The census is, without a doubt, the most used resource for genealogists. Thus, researchers must sift through thousands of pages of these records looking for individuals arranged by the random routes taken by census enumerators. While the federal government made several efforts to index these census records, most were t indexed. Until w, there has been guide to all census indexes. Tom Kemp's new book, The American Census Handbook, is the first general guide to the thousands of published census indexes currently available in print and online and is sure to be used by beginning and experienced genealogists alike. This essential reference lets researchers quickly see what is available for their area of interest and lets them kw what records, indexes, and abstracts are available on microfilm, on CD-ROM, on the web, or published as books or articles. Arranged chrologically by year, geographically, and by general topics (this section includes indexes that focus on ethnic groups as well as indexes to current and former military personnel and their families), The American Census Handbook includes information on federal, state, county and town census records. This one-stop source for census research is an essential purchase for all genealogists who want to save time and effort as they search for valuable information about their ancestors. Thomas Kemp, a well-kwn librarian and genealogist, is the chair of the Genealogy Committee of the American Library Association and serves as a member of the Board of Directors of the Federation of Genealogical Societies. He is also the author of the best-selling Virtual Roots: A Guide to Genealogy and Local History on the World Wide Web and The Genealogist's Virtual Library: Full-Text Books on the World Wide Web as well as many other books.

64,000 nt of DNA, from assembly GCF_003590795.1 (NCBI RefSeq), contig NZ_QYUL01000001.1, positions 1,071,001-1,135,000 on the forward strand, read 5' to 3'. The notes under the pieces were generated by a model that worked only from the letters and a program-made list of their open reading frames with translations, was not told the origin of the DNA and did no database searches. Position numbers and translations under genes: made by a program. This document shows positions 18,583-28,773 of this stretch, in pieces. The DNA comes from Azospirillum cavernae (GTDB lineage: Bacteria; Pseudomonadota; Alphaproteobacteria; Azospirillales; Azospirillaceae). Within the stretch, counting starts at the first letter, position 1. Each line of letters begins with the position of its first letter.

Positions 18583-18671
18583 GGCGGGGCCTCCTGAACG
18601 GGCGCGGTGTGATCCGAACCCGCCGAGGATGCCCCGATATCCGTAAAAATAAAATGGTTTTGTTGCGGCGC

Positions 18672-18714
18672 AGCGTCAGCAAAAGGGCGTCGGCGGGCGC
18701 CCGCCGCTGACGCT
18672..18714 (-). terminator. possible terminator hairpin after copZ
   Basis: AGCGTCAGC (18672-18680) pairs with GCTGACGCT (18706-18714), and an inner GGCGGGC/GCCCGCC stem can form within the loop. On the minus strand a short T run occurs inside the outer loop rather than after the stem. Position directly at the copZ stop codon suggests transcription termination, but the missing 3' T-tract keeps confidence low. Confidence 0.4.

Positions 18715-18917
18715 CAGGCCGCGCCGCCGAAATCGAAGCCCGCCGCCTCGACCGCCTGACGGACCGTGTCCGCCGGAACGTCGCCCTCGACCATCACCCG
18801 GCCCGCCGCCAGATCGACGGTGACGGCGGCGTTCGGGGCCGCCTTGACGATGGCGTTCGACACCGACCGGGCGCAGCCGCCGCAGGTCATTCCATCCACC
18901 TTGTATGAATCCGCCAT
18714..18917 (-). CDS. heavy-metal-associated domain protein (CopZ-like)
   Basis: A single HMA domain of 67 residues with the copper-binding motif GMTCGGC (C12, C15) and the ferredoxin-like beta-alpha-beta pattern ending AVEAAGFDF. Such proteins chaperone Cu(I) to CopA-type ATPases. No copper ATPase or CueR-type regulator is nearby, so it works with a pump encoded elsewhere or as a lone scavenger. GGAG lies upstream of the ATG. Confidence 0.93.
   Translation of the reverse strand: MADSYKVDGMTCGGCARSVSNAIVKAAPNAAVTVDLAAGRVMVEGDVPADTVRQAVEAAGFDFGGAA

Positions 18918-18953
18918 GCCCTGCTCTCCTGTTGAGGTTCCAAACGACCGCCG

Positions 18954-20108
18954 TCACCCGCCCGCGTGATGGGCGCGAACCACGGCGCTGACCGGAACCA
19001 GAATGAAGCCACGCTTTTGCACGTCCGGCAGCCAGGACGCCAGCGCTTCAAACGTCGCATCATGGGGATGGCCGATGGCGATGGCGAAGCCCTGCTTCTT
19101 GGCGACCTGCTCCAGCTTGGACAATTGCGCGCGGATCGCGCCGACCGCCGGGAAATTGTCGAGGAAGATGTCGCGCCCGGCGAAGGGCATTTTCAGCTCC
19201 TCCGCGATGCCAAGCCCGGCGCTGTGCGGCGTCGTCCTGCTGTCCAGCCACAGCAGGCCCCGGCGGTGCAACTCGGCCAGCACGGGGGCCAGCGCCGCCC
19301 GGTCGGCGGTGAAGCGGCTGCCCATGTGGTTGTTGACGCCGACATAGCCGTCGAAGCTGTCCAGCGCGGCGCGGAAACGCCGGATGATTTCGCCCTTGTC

Thomas Jay Kemp is the chair of the Genealogy Committee of the American Library Association and serves as a member on the board of directors of the Federation of Genealogical Societies.